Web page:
The Conversation used the same scare tactic in a July 2021 article about glyphosate. The chemical is widely used in agriculture because it's effective, but 825,000 tons translates to a few ounces of active ingredient applied to an area the size of a football field. Thanks to analytical chemistry, we can find lots of chemicals in lots of places; that doesn't mean they're present in amounts that can cause harm.
Had Popular Science contacted an independent expert instead of an organic-industry consultant like Benbrook, they would have acquired all this information. It's also worth noting that Benbrook has been widely criticized by agricultural scientists, who say he tends to start with a conclusion and then find data to support it. Of course, the Popular Science article excluded these awkward details.
"Much of the epidemiological data we do have comes directly from scientists employed by the companies producing herbicides—a potential conflict of interests. In that  EPA report on glyphosate, 39 percent of the studies reviewed were produced by Monsanto scientists, according to an analysis published in Environmental Sciences Europe."
If 39 percent of the research came from Monsanto, that means 61 percent, the vast majority of the data EPA reviewed, came from independent scientists. It's not clear why these percentages are scandalous. In any case, PopSci has overlooked an important fact: EPA can require pesticide manufacturers to submit new evidence if “additional data or information are needed to conduct the review.” The agency can also punish companies that don't comply during the registration review process. Given those stipulations, Monsanto's involvement shouldn't shock anybody. Pesticide companies are expected to show that their products are safe for commercial use.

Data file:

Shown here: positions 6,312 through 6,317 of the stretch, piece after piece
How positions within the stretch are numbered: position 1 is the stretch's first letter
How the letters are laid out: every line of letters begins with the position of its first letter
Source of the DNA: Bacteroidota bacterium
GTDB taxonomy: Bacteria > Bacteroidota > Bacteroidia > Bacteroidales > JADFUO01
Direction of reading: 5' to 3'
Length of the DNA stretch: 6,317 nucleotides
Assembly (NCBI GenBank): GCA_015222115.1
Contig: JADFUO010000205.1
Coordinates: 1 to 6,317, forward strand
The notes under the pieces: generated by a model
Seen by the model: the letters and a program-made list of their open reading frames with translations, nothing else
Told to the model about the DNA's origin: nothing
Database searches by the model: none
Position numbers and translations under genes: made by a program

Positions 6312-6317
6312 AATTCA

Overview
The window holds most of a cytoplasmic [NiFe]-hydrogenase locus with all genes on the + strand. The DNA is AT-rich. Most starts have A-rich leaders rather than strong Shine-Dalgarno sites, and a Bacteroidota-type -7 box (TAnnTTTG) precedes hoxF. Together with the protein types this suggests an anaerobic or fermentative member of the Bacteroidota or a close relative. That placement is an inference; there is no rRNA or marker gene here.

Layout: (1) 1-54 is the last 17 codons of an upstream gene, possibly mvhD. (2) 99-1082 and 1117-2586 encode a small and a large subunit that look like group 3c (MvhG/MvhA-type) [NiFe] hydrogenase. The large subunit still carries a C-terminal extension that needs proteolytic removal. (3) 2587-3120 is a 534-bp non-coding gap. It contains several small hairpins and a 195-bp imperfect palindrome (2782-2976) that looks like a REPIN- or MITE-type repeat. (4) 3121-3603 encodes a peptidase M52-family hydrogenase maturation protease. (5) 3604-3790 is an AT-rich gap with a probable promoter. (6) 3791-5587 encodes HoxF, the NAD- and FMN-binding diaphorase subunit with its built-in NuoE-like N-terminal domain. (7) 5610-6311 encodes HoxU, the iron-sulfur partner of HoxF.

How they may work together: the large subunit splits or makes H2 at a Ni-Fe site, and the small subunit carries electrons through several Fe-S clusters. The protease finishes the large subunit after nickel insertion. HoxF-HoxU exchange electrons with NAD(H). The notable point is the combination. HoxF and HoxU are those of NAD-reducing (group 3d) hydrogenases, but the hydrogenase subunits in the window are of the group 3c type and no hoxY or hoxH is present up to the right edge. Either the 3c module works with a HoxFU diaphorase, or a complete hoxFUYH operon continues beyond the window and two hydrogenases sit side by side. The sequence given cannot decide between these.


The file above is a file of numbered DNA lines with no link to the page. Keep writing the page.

During the 2018 court case Johnson v Monsanto, evidence presented included leaked internal emails in which Monsanto employees discussed ghostwriting studies to support the claim that glyphosate is safe for human health.
Ghostwriting is never acceptable, but the simple fact is that regulators in Europe and the US knew that Monsanto helped produce the research in question, as the European Food Safety Authority (EFSA) explained in 2017. And, as we just discussed above, this was but a fraction of the data reviewed. “This is because EU experts had access to, and relied primarily upon, the findings of the original studies and the underlying raw data to produce their own conclusions,” the EFSA added.
This included discrediting the International Agency for Research of Cancer’s report that “glyphosate was a probable human carcinogen,” according to a 2021 review co-authored by Glenna and published in the journal Research Policy.
What Monsanto scientists said about IARC behind closed doors, other experts said very publicly. The company correctly noted, for instance, that the UN cancer agency ignored studies that would have reversed its “probably carcinogenic” finding for glyphosate. One of IARC's reviewers also went on to serve as an expert witness in litigation against Monsanto (and now Bayer) alleging that the weedkiller causes cancer. When Congress got curious about this arrangement in 2018, then-IARC chairman Christopher Wild politely told them to go pound sand.
Like most news outlets, PopSci has lamented that “almost every social media channel is booby-trapped with misinformation.” Yet the magazine's contributors and editors can't be bothered to conduct basic research before publishing a story about what might be the most studied chemical in history. Why should anybody take their complaints about misinformation seriously when they can't even police their own content?